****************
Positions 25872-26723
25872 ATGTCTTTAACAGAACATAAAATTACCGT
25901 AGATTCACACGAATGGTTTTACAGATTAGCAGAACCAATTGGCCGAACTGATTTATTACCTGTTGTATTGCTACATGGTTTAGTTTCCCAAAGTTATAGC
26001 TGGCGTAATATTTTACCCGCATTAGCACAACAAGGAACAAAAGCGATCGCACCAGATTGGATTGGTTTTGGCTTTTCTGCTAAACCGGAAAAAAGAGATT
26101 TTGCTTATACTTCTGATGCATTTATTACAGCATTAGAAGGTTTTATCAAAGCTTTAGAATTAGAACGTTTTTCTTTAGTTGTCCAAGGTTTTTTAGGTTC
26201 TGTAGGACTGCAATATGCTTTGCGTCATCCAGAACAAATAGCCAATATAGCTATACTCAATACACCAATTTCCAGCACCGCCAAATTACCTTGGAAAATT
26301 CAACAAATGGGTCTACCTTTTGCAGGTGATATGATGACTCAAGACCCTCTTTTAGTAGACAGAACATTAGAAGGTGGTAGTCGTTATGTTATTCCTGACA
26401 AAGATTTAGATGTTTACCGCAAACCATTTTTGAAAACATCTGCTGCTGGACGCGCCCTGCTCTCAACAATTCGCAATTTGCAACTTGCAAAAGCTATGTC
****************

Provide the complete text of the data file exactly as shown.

Positions 25872-26723
25872 ATGTCTTTAACAGAACATAAAATTACCGT
25901 AGATTCACACGAATGGTTTTACAGATTAGCAGAACCAATTGGCCGAACTGATTTATTACCTGTTGTATTGCTACATGGTTTAGTTTCCCAAAGTTATAGC
26001 TGGCGTAATATTTTACCCGCATTAGCACAACAAGGAACAAAAGCGATCGCACCAGATTGGATTGGTTTTGGCTTTTCTGCTAAACCGGAAAAAAGAGATT
26101 TTGCTTATACTTCTGATGCATTTATTACAGCATTAGAAGGTTTTATCAAAGCTTTAGAATTAGAACGTTTTTCTTTAGTTGTCCAAGGTTTTTTAGGTTC
26201 TGTAGGACTGCAATATGCTTTGCGTCATCCAGAACAAATAGCCAATATAGCTATACTCAATACACCAATTTCCAGCACCGCCAAATTACCTTGGAAAATT
26301 CAACAAATGGGTCTACCTTTTGCAGGTGATATGATGACTCAAGACCCTCTTTTAGTAGACAGAACATTAGAAGGTGGTAGTCGTTATGTTATTCCTGACA
26401 AAGATTTAGATGTTTACCGCAAACCATTTTTGAAAACATCTGCTGCTGGACGCGCCCTGCTCTCAACAATTCGCAATTTGCAACTTGCAAAAGCTATGTC